We can do better working together. There needs to be real commitment on the part of the agencies. OMB needs to review enterprise and interagency contracting actions for duplication and redundancy and hold the agencies accountable. I think we could even make a real dent in the $40 billion savings target outlined in the July 29 OMB memo “Improving Government Acquisition”.

For more information or to participate in FSSI, contact Michel Kareis at [email protected] or Kristina Nelson at [email protected]

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Very interesting and I think shows how it can be difficult to get people to truly work together. Perhaps there needs to be additional incentives for agencies to leverage these common solutions. Unfortunately cost-savings is not always a huge incentive in the government space where high budget is seen as a source of power.

Perhaps we should give an award to the biggest cost-savers and people who leverage existing common solutions. Or the reverse – shame – for those that don’t. Or maybe there just needs to be more marketing and stronger enforcement of common solutions. Perhaps you need a waiver if you go outside a common solution.

Don’t know the answer but there could be a few interesting ways to bring greater adoption.

Margaret Dixon Harrell

Well, as a new comer to the Federal government I had to smile when I read this article. I spent 5 years in a strategic sourcing organiztion in the private sector and faced many of the same challenges that were outlined above. As human beings we have time and attention limitations. With multiple projects competing for our time, committment is always an issue. I also agree with the first comment that highlighted a lack of teamwork. If a project and/or individual could focus the attention and capabilities of a group of indivuiduals for an extended period of time success is almost a certainty. The strategic sourcing initiative should not be treated any differently than other “change management” learning initiatives. A concnentrated focus on people focused change management strategies should be included in the work plan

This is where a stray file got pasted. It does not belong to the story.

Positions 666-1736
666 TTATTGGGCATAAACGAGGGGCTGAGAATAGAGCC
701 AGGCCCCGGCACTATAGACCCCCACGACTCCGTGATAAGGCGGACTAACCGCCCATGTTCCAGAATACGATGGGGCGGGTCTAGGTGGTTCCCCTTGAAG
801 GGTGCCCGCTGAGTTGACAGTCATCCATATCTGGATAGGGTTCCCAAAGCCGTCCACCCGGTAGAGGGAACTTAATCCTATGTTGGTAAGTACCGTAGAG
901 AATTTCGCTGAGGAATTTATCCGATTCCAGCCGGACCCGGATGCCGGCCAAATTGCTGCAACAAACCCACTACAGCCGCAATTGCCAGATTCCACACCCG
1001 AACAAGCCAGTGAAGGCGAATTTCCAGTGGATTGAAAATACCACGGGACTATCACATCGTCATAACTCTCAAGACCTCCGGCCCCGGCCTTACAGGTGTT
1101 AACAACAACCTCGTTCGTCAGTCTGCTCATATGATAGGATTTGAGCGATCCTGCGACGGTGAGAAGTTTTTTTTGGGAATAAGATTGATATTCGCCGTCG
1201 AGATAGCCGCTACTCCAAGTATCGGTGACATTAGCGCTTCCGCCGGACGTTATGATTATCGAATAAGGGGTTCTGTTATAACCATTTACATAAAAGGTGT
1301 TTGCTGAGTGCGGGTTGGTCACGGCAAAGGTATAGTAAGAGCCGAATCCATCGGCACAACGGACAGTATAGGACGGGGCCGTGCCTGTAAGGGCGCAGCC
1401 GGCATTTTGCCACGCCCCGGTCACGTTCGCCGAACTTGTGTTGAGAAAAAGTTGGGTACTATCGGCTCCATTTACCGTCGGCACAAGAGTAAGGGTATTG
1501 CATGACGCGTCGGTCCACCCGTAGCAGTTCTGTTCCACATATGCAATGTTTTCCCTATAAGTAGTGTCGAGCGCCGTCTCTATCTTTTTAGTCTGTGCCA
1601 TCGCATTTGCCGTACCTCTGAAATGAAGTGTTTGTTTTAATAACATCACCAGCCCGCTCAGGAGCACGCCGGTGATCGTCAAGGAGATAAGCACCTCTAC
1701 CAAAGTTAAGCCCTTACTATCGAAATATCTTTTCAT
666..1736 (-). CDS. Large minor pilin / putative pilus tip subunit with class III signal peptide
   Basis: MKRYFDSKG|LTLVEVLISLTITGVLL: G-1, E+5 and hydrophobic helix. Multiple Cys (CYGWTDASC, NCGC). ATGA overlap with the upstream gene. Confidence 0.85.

Justin Harvey

Has anyone heard about the harm this program is causing? Small companies are going out of business and studies are being done that show this program is not even saving money. Office supply dealers no longer have a fair shot at competing. What is the point of having the GSA schedule that we all worked so hard to obtain, if it is restricted to only 12 companies? What about the other 500 companies that have seen a dead stop to their orders since this was enacted? Not to mention two of the twelve are big box dealers. Maybe you have heard of Staples and Office Depot? I am curious to know how this is fair and more importantly, how on earth is this supporting small businesses? Is it just me or does this type of program counter the sole purpose of the GSA MAS program? What is even worse is that the customers that we have built a strong customer relationship with and that trust our reliable product, prices and service are forced to stop buying from us. Our customers claim they have been forced to switch suppliers, and the result has been higher prices and lacking customer service. FSSI actually has higher pricing than the GSA Advantage schedules over 70% of the time. I can understand how the FSSI seemed like a good strategy when created, but unfortunately, has turned out to be a complete disaster.